Taylor Swift Tells Her Critics To Buzz Off In “Mean”

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Taylor Swift may have premiered the video for her new single “Mean” Friday night on CMT, but don’t be surprised if the video pops up on VH1; directed by Declan Whitebloom from a concept Swift herself envisioned, the clip’s crossover appeal practically guarantees the song (already a Country Top 10) a much broader pop audience.

The song’s lyrics are boilerplate “aspiration in the face of bullies” but delivered with enough charm and power that they maintain their power despite cliché. In particular, the sheer glee Swift takes in her prediction of a vengeful fate (“And I can see you years from now in a bar/ Talking over a football game/ With that same big loud opinion but/ nobody’s listening/ Washed up and ranting about the same old bitter things”) is especially effective—reminiscent of the “graph of a jock’s life” speech Late Night with Jimmy Fallon announcer Steve Higgins gave as A/V teacher Mr. Fleck on the series finale of Freaks and Geeks.

Swift’s stagey treatment for the video recalls Crash Test Dummies“Mmm Mmm Mmm Mmm”, as the stories of a teenage boy into fashion, a teenage girl in an unfortunate employer-mandated star costume, and a girl wearing the “wrong” ribbon color play out under bright stage spotlights and painted backdrops.

But it’s Swift herself who makes the video work. In the first place, as a success, she acts as proof of her predictions. Her and her band’s transformation from down-home bluegrass band to the toast of 1920s Broadway (plus her silent-film damsel-in-distress sequence) keep her style rooted firmly in the imagined past, as suits a country artist, while narrating her crossover from Nashville to New York, which is to say, into the mainstream. It’s “Gotta Dance” from Singin’ in the Rain, condensed to mere seconds.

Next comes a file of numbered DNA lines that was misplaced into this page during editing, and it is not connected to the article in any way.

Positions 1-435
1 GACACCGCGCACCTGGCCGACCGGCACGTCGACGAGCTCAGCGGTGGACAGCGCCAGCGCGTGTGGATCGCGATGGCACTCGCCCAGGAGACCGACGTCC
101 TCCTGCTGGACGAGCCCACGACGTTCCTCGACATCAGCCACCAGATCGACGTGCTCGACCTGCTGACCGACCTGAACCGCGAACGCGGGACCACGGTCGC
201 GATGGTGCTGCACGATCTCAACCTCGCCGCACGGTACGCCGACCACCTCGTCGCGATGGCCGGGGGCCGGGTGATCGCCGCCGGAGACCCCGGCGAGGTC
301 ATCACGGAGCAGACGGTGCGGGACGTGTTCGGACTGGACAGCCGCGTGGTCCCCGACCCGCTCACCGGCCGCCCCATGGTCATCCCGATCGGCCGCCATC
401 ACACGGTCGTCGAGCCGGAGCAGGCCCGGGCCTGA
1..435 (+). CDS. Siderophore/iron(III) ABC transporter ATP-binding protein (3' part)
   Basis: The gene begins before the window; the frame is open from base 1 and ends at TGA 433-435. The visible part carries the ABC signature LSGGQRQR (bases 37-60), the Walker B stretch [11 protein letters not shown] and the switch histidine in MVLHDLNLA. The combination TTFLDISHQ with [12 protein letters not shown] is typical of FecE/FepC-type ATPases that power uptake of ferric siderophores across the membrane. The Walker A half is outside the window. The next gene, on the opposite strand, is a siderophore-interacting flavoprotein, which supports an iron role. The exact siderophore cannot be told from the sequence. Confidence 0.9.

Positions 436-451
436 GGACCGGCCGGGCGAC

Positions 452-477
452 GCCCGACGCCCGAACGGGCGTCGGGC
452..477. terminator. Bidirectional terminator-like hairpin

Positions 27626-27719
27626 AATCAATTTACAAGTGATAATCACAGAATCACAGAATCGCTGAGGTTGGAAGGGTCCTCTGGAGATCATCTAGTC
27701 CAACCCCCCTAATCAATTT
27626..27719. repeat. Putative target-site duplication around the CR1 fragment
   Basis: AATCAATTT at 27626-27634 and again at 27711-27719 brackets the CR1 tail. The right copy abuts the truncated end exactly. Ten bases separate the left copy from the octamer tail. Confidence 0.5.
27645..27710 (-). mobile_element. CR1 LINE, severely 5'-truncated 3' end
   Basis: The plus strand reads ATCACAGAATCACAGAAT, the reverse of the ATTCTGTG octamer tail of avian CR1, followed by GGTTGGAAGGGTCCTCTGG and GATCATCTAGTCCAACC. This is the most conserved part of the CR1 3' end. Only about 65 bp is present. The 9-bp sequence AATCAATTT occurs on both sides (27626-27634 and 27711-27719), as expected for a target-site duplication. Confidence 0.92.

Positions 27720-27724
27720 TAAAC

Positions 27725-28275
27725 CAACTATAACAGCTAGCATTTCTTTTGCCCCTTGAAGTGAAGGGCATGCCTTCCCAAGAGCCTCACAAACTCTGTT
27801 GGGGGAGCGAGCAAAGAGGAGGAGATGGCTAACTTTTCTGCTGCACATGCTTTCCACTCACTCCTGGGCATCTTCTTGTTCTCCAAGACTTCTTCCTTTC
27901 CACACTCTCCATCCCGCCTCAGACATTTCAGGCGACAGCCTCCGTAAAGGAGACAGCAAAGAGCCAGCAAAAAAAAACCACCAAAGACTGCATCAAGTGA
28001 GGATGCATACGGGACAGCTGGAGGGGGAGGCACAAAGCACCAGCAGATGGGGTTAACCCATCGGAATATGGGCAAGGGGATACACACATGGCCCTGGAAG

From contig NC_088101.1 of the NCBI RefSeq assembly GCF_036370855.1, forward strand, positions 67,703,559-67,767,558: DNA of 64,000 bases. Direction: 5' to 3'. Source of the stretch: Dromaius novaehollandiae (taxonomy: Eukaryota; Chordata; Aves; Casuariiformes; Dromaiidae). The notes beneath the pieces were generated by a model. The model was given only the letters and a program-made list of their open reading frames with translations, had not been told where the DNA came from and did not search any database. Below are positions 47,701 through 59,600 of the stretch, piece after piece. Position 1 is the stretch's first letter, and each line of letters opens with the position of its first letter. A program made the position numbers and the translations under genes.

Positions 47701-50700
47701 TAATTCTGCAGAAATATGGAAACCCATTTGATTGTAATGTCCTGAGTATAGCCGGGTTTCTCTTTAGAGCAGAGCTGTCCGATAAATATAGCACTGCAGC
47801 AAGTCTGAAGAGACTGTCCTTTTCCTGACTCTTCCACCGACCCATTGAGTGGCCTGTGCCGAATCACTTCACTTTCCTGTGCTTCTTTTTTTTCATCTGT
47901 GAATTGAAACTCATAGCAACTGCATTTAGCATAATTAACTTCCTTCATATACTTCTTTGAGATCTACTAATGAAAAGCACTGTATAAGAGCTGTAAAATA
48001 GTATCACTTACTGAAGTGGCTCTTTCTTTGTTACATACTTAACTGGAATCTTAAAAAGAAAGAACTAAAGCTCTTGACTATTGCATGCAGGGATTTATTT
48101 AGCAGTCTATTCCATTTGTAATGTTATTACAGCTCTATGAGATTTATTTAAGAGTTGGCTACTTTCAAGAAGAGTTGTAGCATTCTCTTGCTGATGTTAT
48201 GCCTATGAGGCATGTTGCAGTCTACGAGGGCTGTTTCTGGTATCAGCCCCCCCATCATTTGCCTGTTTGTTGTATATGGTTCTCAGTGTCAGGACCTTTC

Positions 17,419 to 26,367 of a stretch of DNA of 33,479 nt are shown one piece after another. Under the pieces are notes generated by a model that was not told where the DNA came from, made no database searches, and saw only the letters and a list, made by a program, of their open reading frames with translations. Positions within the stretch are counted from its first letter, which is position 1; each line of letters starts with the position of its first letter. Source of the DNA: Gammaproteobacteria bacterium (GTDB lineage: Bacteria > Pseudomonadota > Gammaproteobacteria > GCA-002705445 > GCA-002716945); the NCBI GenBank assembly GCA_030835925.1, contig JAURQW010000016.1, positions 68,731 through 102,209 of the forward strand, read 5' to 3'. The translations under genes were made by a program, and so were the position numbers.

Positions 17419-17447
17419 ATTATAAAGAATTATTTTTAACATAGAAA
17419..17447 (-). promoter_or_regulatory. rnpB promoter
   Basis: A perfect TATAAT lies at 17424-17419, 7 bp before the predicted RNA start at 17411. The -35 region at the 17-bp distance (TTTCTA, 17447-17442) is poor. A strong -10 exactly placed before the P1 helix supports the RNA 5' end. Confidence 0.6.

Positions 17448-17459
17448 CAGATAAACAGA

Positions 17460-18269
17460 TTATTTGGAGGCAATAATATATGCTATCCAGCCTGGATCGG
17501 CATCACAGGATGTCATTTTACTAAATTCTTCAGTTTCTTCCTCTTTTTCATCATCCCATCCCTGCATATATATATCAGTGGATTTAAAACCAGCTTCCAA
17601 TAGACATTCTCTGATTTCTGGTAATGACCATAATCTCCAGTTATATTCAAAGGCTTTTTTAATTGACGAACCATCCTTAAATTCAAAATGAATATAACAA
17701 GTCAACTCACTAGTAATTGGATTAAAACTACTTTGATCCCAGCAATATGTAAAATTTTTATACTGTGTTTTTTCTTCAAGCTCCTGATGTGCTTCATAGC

And beyond that, her position as a success story allows her to take passive-aggressive shots at those who’d criticized her (a tactic she uses elsewhere on Speak Now). “All you are is mean/ and a liar/ and pathetic”: are the referents of these sassy addenda specific and historical? It doesn’t really matter; the mere fact that the listener doesn’t know makes the attacks feel twenty times sharper. The tactics of teenage gossip turned against gossip by a pop star barely out of her teens? Well done!

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